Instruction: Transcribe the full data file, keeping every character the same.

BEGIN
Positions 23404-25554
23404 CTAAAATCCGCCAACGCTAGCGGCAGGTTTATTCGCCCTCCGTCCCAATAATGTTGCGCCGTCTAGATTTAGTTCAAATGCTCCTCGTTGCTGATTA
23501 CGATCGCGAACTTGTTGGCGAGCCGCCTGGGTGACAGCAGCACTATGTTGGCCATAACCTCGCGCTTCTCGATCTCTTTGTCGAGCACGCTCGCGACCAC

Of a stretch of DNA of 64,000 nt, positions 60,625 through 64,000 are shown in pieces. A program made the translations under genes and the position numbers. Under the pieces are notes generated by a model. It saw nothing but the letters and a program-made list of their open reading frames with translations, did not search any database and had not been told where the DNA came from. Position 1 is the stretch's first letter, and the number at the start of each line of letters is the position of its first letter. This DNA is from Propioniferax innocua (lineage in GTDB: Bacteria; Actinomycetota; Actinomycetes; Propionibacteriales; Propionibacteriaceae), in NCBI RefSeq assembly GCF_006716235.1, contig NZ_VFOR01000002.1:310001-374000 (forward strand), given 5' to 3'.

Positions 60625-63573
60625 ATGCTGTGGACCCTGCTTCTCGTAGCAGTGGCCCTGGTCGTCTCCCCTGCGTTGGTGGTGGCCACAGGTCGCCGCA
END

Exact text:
Positions 23404-25554
23404 CTAAAATCCGCCAACGCTAGCGGCAGGTTTATTCGCCCTCCGTCCCAATAATGTTGCGCCGTCTAGATTTAGTTCAAATGCTCCTCGTTGCTGATTA
23501 CGATCGCGAACTTGTTGGCGAGCCGCCTGGGTGACAGCAGCACTATGTTGGCCATAACCTCGCGCTTCTCGATCTCTTTGTCGAGCACGCTCGCGACCAC

Of a stretch of DNA of 64,000 nt, positions 60,625 through 64,000 are shown in pieces. A program made the translations under genes and the position numbers. Under the pieces are notes generated by a model. It saw nothing but the letters and a program-made list of their open reading frames with translations, did not search any database and had not been told where the DNA came from. Position 1 is the stretch's first letter, and the number at the start of each line of letters is the position of its first letter. This DNA is from Propioniferax innocua (lineage in GTDB: Bacteria; Actinomycetota; Actinomycetes; Propionibacteriales; Propionibacteriaceae), in NCBI RefSeq assembly GCF_006716235.1, contig NZ_VFOR01000002.1:310001-374000 (forward strand), given 5' to 3'.

Positions 60625-63573
60625 ATGCTGTGGACCCTGCTTCTCGTAGCAGTGGCCCTGGTCGTCTCCCCTGCGTTGGTGGTGGCCACAGGTCGCCGCA